Car buyers guide: Bigger picture still important with luxury cars
Charlie has come into some serious money and decided to spend it on a new sports car, but is torn between a famous German model and a couple of new players in the New Zealand market.
“I really love the Porsche 911 but as I’m still in my 30s does it scream, ‘mid-life crisis’?” asks Charlie.
He also likes the look of the new Jaguar F-Type, either coupe or convertible, and has heard good things about the Maserati Ghibli.
After receiving this email I read a feature called Money and Me in the Herald business section. Kirk Hope, chief executive of the NZ Bankers Association, answered one question on financial matters by saying, “you need to understand the risks you are willing to take with money and making sure that the rewards or returns are real.” He told another reader most cars are a depreciating asset.
I guess most who can afford such high-end vehicles understand the risks but they are often outweighed by the rewards of being able to own and drive a luxury vehicle. And why not, if that’s what you want to do with your money? After all, if we won Lotto wouldn’t a new car be somewhere near the top of our shopping list?
In this price range consumers are definitely badge-conscious and will be drawn to a vehicle that has instant street appeal and a keyring that will raise eyebrows at dinner parties.
The biggest risk, however, is buying on impulse and not looking at the bigger picture — for example, secure parking, resale values, servicing costs, interior space for passengers and the grind of sitting behind the wheel during the day-to-day commute. As good as these cars are, they often become hard work and not much fun to be in when stuck in traffic or when it comes time to park or reverse.
Maserati Ghibli S
Colin Smith summarised this vehicle best when it was awarded Driven’s Luxury Car of the Year 2014. He said the Ghibli embodies key attributes for a luxury sporting saloon — head-turning looks, strong performance from a V6 turbo engine that also sounds brilliant and a state-of-the-art eight-speed transmission. Of course there’s badge appeal in spades and vast scope to personalise the car but sticking close to a standard specification puts the Maserati marque at an all-time accessible price point. If the Ghibli S is a little compact for your luxury desires then much the same qualities are delivered by the larger — and closely related — Quattroporte.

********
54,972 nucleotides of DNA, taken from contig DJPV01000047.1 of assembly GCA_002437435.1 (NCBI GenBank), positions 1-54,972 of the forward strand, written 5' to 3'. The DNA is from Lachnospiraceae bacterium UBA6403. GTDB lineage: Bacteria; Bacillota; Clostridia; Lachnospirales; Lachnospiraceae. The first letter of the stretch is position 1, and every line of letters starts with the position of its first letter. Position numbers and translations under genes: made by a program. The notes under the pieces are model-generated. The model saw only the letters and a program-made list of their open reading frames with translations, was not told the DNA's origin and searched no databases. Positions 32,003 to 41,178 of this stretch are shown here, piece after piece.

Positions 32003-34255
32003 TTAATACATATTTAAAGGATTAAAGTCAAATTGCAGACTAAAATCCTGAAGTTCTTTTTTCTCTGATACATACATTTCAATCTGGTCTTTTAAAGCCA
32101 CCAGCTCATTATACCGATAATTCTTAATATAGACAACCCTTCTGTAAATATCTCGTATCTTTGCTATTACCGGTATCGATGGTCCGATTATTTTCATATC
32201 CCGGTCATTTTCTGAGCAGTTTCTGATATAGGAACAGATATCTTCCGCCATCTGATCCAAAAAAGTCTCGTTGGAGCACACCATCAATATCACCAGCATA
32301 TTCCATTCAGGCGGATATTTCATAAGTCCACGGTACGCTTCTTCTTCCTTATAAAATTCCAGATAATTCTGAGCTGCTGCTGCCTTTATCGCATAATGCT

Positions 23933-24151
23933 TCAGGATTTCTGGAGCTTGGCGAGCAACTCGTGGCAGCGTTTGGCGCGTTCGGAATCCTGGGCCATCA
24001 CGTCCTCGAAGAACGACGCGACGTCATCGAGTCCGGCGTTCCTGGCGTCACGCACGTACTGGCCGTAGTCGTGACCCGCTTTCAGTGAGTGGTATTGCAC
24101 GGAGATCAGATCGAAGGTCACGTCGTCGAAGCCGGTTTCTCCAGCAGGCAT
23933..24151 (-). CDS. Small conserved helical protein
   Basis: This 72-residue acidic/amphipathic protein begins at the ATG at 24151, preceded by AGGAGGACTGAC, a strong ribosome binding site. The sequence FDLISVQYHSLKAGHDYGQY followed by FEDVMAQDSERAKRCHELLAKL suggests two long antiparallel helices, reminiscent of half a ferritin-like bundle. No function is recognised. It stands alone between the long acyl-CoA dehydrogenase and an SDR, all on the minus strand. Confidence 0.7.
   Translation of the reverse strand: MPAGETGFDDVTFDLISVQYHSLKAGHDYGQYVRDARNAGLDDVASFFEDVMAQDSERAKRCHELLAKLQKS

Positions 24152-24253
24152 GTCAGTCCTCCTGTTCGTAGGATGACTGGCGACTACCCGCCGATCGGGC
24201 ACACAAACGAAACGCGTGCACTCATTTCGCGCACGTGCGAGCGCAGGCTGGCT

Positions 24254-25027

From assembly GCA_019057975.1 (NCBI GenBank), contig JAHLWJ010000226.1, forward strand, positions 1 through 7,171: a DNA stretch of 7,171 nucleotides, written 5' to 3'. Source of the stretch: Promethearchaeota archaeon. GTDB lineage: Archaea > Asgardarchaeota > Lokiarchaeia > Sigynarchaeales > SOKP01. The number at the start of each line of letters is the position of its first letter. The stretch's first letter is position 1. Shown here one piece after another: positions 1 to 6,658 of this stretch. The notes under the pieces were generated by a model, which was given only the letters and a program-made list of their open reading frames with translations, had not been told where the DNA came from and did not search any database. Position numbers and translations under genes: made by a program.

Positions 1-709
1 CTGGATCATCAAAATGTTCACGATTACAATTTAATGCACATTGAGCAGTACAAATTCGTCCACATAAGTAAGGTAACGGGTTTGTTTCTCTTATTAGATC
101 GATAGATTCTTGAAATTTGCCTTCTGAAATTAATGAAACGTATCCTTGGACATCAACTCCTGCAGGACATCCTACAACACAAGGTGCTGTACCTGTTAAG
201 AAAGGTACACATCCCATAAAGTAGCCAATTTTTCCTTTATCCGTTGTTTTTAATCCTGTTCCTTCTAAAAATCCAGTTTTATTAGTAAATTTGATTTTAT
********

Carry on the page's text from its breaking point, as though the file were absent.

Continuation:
I’m not sure if the 911 screams ‘mid-life crisis’ or more ‘it’s all about me’. Not much spare interior room and it’s a vehicle that loves the open road or a closed motor racing circuit even better. I’m sure a high percentage of owners will have alternative everyday transport and use their 911s as their special fun day drives.
Your price range stops you buying new (cheapest model 911 Carerra is $199,500 and that’s a manual), so it’s the used market you have to focus on. This can have benefits as well as risks. Benefits are: somebody else has taken the big initial drop in depreciation; risks are: not knowing just how much full throttle has been undertaken in the past. You could consider the Cayman range which gets you into a new top-of-the-range GTS auto for around $175,000 but that may look like a compromise for the trainspotters.
The Jaguar is proof of the true power of a brand. Under Ford ownership it struggled to maintain its uniqueness and for a number of years got somewhat lost in the mix of mass-produced vehicles. Under new ownership since 2008, the Jaguar has almost been reborn and once again has the air of desirability and individuality. The F-type is everything you would expect from the badge. It oozes mouthwatering good looks and has the performance to match, whether it be the V8 or 6-cylinder power unit (your budget rules out the V8). Downsides are lack of luggage space and poor rear vision. But who drives a Jaguar to look backwards!